Mandatory E-Verify Would Kill Jobs & Burden Businessesby Hugh Holub on Jul. 04, 2011, under immigration law reform, politics
Some “Jobs” Bill: Mandatory E-Verify Would Kill Jobs & Burden Businesses
Smith-Grassley Plan Will Expand Government Red Tape, Threaten Jobs of Legal Americans
Washington – Yesterday, Rep. Lamar Smith (R-TX) claimed that his mandatory E-Verify legislation “is not an immigration bill, it’s a jobs bill.” Judged through this lens, mandatory E-Verify is as much of a failure on economic measures and job creation terms as it is on immigration policy, as it would kill American jobs while burdening businesses with new red tape and costs.
According to Frank Sharry, Executive Director of America’s Voice Education Fund, “Some jobs bill. Mandatory E-Verify would destroy American jobs, pile burdensome and costly new requirements on small businesses, and decimate the ag industry, doing for the entire nation what Georgia farms are already experiencing. When Lamar Smith calls this a jobs bill, perhaps he’s referring to the new HR departments that small businesses will need to create in order to deal with the unfunded mandates that will soon be forced upon them. He’s certainly not referring to the 770,000 legal Americans who will lose their jobs due to database errors, and the millions more who will have to haggle with government bureaucrats to correct their records—just to be able to work.”
Here are three ways mandatory E-Verify will hurt job creation and our economy.
- Instead of creating jobs for Americans, this plan would cost Americans their jobs. Mandatory E-Verify would be a job-killer for 770,000 Americans and force millions more to spend time and money fighting with a government bureaucracy just to be able to work. Given the E-Verify system’s current error rate and the average rate of workers hired in the U.S., up to 3.6 million authorized workers would be forced to get their records corrected by a government agency or risk losing their jobs every year. To keep their jobs, they would be forced to navigate the Social Security Administration — which is already so overburdened that it turned away 3.3 million visitors to its offices in 2010 – and go through a bureaucratic process the Government Accounting Office has described as “formidable.”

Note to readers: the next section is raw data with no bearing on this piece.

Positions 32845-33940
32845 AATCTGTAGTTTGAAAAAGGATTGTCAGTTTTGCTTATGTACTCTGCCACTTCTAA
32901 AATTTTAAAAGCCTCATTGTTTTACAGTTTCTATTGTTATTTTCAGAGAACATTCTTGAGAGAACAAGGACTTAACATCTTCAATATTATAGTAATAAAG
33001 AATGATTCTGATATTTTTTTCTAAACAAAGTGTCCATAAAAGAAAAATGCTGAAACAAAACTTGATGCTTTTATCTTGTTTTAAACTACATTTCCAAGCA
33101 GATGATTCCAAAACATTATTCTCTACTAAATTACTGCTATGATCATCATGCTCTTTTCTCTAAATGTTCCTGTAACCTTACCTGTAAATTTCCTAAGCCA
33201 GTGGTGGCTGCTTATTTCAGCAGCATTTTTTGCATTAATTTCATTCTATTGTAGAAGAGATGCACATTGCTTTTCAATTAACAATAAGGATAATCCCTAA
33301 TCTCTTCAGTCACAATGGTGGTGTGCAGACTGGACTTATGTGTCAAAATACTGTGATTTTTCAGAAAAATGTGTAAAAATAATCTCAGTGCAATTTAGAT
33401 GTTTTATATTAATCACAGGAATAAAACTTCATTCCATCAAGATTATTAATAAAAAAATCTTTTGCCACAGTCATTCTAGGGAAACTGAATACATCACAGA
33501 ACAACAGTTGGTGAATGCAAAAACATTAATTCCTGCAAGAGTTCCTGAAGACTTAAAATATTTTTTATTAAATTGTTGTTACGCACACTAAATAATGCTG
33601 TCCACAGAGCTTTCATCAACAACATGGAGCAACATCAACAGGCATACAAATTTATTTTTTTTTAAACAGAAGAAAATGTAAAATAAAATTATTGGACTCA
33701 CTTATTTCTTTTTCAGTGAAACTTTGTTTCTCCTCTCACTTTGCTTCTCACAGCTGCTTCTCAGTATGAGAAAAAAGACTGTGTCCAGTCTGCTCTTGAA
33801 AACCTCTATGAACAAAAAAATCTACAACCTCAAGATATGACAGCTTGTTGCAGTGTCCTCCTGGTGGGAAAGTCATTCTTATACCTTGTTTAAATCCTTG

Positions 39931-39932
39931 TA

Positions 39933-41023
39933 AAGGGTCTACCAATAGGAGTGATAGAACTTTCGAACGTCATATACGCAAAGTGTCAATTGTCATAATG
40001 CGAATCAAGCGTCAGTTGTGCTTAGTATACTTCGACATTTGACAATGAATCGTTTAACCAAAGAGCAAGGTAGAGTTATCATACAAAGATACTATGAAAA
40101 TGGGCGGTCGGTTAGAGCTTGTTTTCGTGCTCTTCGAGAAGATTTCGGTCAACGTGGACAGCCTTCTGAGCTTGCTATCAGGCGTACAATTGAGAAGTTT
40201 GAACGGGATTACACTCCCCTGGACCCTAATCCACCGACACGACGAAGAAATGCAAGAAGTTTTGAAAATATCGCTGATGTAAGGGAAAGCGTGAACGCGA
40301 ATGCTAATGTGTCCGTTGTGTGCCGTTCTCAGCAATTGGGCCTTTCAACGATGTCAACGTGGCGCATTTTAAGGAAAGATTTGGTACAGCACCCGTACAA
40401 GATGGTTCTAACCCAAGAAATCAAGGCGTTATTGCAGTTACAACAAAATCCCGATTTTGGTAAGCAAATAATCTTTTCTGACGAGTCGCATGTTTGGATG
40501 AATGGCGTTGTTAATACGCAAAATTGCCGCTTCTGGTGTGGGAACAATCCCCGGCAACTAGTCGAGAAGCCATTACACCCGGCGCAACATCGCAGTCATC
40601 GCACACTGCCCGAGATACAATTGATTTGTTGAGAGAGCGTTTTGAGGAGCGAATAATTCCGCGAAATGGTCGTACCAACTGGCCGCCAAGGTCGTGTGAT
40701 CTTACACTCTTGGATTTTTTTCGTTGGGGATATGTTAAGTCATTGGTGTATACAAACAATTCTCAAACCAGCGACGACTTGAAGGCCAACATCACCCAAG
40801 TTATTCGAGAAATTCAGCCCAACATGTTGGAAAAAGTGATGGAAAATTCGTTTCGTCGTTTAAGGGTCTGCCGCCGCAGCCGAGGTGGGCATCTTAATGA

- An “implementation tax” for small businesses, with expanded red tape and unfunded mandates. Mandatory E-Verify would cost small businesses an estimated $2.6 billion to implement. That’s $2.6 billion small businesses have to spend on government regulation, not job creation. Remarkably, these costs would be in exchange for a system that identifies unauthorized workers only 46% of the time. Adding onto these costs are the burdens and bureaucracies that would arise when a program currently used by only 4% of employers – and only 2% of small businesses – needs to scale up to encompass every employer in the nation within three years.